January 30, 2023

CSF Recommends Amendments to Disabled Veterans License Exemption Bill in Kansas

Article Contact: Kent Keene,

Why It Matters: Efforts to grant license discounts or waivers for certain demographics are becoming increasingly common across the country. While such discounts carry obvious consequences for state agency license revenue, what is less understood by most is the additive impact on the agency’s ability to claim federal dollars available through the self-imposed excise taxes created through the Pittman-Robertson and Dingell-Johnson (with Wallop-Breaux Amendments) Acts. While license discounts may appear attractive, CSF encourages state legislature to consider reimbursements to state agencies to offset lost revenue and protect the integrity of the ASCF.


  • Ahead of its committee hearing on January 24, the Congressional Sportsmen’s Foundation (CSF) submitted a formal letter recommending amendments to Kansas House Bill 2039
  • House Bill 2039 seeks to exempt disabled veterans from hunting and fishing license requirements in the state of Kansas.
  • Given the Kansas Department of Wildlife and Parks’ dependence on the “user pays – public benefits” American System of Conservation Funding (ASCF), bills such as HB 2039 carry potential unintended consequences that must be considered.
  • CSF, in its testimony, recommended amending HB 2039 to allow KDWP to offer a no-cost or discounted license while, in return, receiving reimbursements for foregone license revenue from the state’s general fund.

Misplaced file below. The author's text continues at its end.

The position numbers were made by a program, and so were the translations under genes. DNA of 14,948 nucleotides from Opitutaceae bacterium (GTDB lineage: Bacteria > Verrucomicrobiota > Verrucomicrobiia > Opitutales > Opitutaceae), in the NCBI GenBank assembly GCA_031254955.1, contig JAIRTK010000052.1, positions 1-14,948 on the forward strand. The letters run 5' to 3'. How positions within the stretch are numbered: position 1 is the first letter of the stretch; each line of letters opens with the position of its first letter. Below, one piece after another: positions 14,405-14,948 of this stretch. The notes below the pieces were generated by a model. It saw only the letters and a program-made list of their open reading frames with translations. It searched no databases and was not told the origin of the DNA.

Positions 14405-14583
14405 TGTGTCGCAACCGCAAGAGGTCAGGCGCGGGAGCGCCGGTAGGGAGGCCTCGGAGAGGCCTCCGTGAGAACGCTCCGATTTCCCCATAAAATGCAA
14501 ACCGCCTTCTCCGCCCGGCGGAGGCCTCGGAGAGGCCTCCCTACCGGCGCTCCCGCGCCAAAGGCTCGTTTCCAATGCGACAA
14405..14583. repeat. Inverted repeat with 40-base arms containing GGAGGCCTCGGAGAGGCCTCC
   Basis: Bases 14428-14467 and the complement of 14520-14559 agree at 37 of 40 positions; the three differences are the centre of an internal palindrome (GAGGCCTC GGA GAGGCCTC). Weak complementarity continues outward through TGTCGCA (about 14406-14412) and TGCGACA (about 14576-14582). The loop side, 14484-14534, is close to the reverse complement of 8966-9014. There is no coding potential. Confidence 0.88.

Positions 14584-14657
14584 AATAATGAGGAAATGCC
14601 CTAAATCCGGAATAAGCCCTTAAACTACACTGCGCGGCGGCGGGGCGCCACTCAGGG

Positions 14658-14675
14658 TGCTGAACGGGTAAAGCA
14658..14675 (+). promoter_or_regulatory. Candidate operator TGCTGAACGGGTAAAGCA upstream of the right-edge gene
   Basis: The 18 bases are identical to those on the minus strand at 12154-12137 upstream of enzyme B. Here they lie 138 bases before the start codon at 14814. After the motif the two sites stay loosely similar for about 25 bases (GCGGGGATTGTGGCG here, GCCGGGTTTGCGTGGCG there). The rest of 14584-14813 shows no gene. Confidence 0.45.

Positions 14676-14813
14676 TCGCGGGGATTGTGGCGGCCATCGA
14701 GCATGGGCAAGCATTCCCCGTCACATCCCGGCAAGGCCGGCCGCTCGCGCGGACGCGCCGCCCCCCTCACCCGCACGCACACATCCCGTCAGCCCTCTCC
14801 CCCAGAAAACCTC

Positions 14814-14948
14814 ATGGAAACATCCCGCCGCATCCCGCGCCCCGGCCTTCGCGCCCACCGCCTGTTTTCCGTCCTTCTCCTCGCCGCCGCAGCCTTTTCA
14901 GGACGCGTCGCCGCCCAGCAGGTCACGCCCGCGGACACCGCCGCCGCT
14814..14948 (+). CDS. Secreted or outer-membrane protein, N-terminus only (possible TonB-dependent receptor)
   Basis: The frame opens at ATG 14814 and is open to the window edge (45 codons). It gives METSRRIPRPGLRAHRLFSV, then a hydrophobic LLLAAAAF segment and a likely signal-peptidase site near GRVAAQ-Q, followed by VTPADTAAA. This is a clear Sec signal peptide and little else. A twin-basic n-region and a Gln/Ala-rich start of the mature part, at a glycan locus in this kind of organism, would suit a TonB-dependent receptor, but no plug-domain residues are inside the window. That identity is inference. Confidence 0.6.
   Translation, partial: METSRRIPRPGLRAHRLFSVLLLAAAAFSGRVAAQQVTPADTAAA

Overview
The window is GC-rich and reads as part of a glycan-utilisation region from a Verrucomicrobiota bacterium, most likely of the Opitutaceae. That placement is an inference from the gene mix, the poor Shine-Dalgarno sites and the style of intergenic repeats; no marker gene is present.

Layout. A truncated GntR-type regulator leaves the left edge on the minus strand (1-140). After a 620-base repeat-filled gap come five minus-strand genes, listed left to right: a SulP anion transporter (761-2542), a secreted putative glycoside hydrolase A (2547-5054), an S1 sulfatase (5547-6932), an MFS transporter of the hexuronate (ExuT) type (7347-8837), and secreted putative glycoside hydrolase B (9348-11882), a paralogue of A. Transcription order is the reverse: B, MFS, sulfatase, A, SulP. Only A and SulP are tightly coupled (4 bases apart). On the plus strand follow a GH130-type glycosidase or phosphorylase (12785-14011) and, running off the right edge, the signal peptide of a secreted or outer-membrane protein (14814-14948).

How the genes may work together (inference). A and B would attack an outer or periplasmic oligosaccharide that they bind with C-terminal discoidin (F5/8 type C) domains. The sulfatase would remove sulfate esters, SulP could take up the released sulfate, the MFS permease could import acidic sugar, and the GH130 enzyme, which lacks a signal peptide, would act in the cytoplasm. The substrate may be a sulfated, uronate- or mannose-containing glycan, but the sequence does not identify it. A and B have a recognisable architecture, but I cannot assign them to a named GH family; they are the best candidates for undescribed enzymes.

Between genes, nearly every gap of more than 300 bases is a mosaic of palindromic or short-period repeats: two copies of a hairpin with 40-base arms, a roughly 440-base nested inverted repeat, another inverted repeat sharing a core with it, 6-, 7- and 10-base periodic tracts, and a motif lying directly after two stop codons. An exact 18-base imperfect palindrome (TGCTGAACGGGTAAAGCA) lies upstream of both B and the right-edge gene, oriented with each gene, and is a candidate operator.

Ahead of its hearing in the Kansas House Committee on Veterans and Military, the Congressional Sportsmen’s Foundation submitted formal written testimony encouraging amendments be made to House Bill 2039. As written, HB 2039 would waive license requirements for disabled veterans in Kansas. While CSF appreciates all opportunities to honor those who have so bravely served and sacrificed to protect our freedom, the amendments recommended in CSF’s testimony outline an alternative approach that ensures the longevity of the “user pays – public benefits” American System of Conservation Funding, which serves as the lone source of funding for fish and wildlife conservation efforts conducted by the Kansas Department of Wildlife and Parks (KDWP).

To understand the full consequences associated with HB 2039, as written, it’s important to understand the ASCF, particularly as it relates to the allocation of federally collected excise taxes through the Pittman-Robertson Act and Dingell-Johnson Act with Wallop-Breaux Amendments. To determine each state’s share of this revenue the US Fish and Wildlife Service uses a formula that, in part, considers the number of certified hunting and fishing licenses sold. To be certified, a license must result in revenue for the state fish and wildlife agency. With that in mind, it becomes clear that a complete license waiver would cost KDWP much more than just the price of the waived licenses.

As a way to address this challenge, CSF has developed a position that maintains the license requirement for all sportsmen and women who must currently possess a license. However, we support legislatures exploring well-intentioned discounts for deserving demographics, so long as the legislature is willing to reimburse the state fish and wildlife agency for the foregone revenue using the state’s general fund. In doing so, those who deserve the discounted (or in some cases no-cost) licenses may receive them while the state fish and wildlife agency continues to receive all the financial resources needed to execute its mission. All in all, this approach is a win-win for conservation and sportsmen and women.

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